Eger: I was impressed by your direction of BARE, the cast, and the work of Robert Stoop, Musical Director for Cabrini College, who created a sound that made me sit up and listen. You may have had a bare-bones budget but not a bare-bones sound. On the contrary, going by the comments from the audience, you moved a number of people with your production. Thank you, one and all, and a happy Pride Day.

BARE presented at the Luna Theater, 620 South 8th Street, June 5-13, 2015,


2 Replies to “BARE: A Pop Opera – In Concert: Bare-bones budget but not a bare-bones sound. Interview with Fernando Gonzales, artistic director of Truth Be Told, Philadelphia”
  1. Welcome to Truth Be Told, which is doing great work! And thanks for the shoutout, though for the sake of accuracy, Quince Productions isn’t a gay theater company. Of course our major production of the year is GayFest! but we’ve presented such shows as Vanities, Educating Rita, Three Days of Rain, Beirut, and Gunter Grass’ Mister, Mister over the past few years. I look forward to seeing more from Truth Be Told Productions and maybe seeing how we can work together!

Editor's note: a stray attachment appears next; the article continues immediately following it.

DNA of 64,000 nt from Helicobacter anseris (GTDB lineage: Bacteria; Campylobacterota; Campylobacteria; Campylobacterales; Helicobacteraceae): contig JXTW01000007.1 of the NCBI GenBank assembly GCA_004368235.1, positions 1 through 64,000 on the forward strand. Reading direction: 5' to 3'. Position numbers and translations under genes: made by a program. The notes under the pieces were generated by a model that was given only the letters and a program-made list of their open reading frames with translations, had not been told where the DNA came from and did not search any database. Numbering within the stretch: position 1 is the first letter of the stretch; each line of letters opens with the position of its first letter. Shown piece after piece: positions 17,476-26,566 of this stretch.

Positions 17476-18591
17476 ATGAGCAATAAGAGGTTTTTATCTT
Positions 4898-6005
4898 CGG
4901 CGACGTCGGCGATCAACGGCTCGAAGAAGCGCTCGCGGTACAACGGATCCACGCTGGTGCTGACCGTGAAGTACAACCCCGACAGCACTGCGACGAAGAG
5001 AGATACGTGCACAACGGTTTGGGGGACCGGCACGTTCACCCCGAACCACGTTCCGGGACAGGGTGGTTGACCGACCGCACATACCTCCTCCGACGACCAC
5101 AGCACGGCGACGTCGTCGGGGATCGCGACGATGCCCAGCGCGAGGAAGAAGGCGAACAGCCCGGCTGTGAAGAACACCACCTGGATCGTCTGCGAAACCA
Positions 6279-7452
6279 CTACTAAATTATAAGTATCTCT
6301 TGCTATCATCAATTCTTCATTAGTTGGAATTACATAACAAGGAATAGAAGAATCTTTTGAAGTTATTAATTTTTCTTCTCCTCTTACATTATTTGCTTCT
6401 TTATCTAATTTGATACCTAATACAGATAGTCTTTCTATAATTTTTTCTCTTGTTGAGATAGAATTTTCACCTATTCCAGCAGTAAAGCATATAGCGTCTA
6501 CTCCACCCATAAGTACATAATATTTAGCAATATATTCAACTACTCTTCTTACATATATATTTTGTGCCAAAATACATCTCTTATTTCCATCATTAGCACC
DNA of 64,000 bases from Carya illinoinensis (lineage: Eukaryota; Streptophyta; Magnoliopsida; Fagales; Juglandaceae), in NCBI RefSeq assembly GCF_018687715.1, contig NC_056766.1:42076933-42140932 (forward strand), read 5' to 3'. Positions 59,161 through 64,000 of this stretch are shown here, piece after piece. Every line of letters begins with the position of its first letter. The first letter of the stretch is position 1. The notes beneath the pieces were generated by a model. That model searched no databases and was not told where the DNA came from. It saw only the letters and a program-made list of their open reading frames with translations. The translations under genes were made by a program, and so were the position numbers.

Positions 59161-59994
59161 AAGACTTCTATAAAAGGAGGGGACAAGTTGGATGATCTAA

2. What a wonderful welcome, Rich Rubin. I’m sure, Fernando Gonzales, artistic director of Truth Be Told, will be happy to hear it. Cooperation, especially in the theater world, can lead to even stronger productions.

    Thank you for having set the record straight (unintentional pun) 🙂 in listing Quince productions that do not deal with LGBT themes. Your work with Gayfest!, Philadelphia’s popular summer event, makes you one of the most prolific directors of gay theater in Philadelphia, leading to one fine review after another.

    I was so intrigued by your production of THE SUBMISSION by Jeff Talbott that I wrote an article, which was published by Theatre World Internet Magazine in London, UK:

    May there be many more plays by Truth Be Told, Quince, Mauckingbird, and other theater companies that open windows and doors.

    Henrik Eger